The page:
• In eastern Canada samples of grain containing stones in excess of grade tolerances are degraded to lower grades. Samples containing stones in excess of the tolerance of the lowest grade established by regulation up to 2.5% are graded Soybeans, Sample Canada (colour) Account Stones.
  • In western and eastern Canada grain containing more than 2.5% stones is graded Soybeans, Sample Salvage.
    Examples: Western Canada
    Excerpt from grade determinant tables for Soybeans, Canada
    Grade name Stones %
    number 1 Canada 0.0
    number 2 Canada 0.1
    number 3 Canada 0.1
    number 4 Canada 0.1
    number 5 Canada 0.1
    • Basic grade: Soybeans, number 1 Canada Yellow
    Grade in Western Canada if stones found
    If the above sample contained Grade in western Canada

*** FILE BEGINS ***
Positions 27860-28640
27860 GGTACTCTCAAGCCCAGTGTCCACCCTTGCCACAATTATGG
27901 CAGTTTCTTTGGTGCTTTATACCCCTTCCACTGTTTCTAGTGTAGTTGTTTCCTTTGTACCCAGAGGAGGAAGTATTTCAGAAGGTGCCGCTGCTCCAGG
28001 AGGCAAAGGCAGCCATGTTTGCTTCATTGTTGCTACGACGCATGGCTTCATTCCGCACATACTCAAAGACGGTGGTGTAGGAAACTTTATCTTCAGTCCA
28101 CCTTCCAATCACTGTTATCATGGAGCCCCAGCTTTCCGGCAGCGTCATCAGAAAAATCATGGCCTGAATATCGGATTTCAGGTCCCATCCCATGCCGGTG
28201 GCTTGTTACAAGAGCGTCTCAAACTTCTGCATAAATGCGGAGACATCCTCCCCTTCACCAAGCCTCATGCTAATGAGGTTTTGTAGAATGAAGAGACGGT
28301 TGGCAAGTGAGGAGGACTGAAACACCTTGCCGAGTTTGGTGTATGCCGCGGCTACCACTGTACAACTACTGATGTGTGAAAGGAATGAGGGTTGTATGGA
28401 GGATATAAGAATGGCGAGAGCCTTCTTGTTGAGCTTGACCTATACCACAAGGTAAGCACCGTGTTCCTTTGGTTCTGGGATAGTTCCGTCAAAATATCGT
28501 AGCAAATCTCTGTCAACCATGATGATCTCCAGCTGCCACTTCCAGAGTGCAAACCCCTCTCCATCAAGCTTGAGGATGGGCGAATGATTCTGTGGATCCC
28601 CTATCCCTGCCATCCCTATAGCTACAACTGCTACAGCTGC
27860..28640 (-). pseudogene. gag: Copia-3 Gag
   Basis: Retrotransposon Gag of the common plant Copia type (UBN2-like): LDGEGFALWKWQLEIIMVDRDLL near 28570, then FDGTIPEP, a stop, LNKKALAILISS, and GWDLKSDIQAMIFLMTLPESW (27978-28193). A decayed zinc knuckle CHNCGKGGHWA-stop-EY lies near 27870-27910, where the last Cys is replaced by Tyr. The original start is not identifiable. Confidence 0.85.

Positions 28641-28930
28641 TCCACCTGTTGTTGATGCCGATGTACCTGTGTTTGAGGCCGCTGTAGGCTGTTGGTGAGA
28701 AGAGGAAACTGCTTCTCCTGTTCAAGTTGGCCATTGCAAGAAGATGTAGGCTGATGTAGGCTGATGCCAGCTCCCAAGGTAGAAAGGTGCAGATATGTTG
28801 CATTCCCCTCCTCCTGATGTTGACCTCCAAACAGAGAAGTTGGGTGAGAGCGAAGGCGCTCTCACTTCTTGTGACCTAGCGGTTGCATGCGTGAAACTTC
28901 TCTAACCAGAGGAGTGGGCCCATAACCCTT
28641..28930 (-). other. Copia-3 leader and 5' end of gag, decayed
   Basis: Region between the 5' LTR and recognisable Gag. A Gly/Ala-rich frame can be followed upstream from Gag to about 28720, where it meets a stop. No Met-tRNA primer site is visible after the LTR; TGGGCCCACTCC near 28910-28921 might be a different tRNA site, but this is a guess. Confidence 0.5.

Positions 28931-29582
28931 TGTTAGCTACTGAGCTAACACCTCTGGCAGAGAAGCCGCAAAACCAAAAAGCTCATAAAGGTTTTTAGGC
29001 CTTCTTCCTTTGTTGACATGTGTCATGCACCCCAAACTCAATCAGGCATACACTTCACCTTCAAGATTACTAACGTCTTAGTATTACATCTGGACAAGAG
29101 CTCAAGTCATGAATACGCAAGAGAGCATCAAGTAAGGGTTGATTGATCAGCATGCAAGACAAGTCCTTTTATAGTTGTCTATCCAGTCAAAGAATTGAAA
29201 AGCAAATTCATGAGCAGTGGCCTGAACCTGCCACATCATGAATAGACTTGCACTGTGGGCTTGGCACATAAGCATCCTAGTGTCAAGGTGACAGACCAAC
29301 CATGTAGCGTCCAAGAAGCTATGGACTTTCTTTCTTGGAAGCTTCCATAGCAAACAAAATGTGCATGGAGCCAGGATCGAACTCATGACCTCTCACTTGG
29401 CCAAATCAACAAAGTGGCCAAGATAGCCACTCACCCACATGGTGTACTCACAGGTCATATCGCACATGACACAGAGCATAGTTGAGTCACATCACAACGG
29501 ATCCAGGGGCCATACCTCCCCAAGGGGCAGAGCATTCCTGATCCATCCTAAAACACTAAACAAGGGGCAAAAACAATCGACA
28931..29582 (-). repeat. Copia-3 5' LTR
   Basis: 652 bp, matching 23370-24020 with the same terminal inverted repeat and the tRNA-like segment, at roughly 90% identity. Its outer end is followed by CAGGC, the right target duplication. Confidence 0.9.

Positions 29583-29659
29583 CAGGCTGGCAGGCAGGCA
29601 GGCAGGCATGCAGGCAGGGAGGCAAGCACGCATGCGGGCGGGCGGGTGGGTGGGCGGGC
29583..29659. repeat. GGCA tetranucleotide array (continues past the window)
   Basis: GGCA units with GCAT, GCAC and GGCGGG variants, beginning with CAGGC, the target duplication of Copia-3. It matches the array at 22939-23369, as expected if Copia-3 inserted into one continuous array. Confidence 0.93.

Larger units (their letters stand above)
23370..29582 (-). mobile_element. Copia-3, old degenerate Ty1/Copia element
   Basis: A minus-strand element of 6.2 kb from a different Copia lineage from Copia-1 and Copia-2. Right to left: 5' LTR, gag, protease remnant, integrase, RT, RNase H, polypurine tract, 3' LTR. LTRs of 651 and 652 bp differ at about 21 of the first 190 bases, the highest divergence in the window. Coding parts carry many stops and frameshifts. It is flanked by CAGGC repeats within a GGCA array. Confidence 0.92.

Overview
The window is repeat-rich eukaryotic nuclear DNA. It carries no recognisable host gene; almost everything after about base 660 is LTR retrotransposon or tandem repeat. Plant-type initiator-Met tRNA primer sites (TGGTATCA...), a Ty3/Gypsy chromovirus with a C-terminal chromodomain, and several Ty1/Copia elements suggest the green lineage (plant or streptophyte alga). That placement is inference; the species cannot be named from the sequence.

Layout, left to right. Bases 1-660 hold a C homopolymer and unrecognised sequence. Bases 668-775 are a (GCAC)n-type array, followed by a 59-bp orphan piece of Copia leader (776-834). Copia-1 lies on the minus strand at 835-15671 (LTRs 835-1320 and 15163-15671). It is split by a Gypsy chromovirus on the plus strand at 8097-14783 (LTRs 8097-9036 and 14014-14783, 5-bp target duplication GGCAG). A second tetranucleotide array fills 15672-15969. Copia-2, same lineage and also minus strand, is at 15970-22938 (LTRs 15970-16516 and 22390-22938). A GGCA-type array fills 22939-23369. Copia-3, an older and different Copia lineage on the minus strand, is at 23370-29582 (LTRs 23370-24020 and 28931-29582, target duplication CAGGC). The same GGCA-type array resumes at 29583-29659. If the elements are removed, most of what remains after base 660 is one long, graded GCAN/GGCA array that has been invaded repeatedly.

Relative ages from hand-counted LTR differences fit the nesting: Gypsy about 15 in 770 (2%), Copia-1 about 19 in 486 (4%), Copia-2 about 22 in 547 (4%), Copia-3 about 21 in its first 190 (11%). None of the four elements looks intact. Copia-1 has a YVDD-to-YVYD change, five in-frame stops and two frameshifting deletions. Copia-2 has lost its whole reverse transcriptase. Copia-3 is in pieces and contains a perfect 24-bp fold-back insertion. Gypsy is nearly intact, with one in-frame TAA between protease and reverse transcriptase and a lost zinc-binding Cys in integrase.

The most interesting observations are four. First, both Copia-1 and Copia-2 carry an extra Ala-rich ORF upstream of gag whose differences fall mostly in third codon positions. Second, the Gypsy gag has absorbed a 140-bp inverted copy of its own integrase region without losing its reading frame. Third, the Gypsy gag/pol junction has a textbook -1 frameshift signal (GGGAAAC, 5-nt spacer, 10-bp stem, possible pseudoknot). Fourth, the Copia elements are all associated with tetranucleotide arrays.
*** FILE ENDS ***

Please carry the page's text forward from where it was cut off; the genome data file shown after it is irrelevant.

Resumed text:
0.1% stones Soybeans, Rejected number 1 Canada Yellow
    0.3% stones Soybeans, Rejected number 1 Canada Yellow
    3.0% stones Soybeans, Sample Salvage
    Examples: Eastern Canada
    Excerpt from grade determinant tables for Soybeans, Canada
    Grade name Stones %
    number 1 Canada 0.0
    number 2 Canada 0.1
    number 3 Canada 0.1
    number 4 Canada 0.1
    number 5 Canada 0.1
    • Basic grade: Soybeans, number 1 Canada Yellow
    Grade in Eastern Canada if stones found
    If the above sample contained Grade in eastern Canada
    0.1% stones Soybeans, number 2 Canada Yellow
    1.0% stones Soybeans, Sample Canada Yellow Account Stones
    3.0% stones Soybeans, Sample Salvage

T

Test weight (TWT)

Test weight is the weight of a measured volume of grain expressed in kilograms per hectolitre. For procedures, see Chapter 1 of this guide, Determining test weight.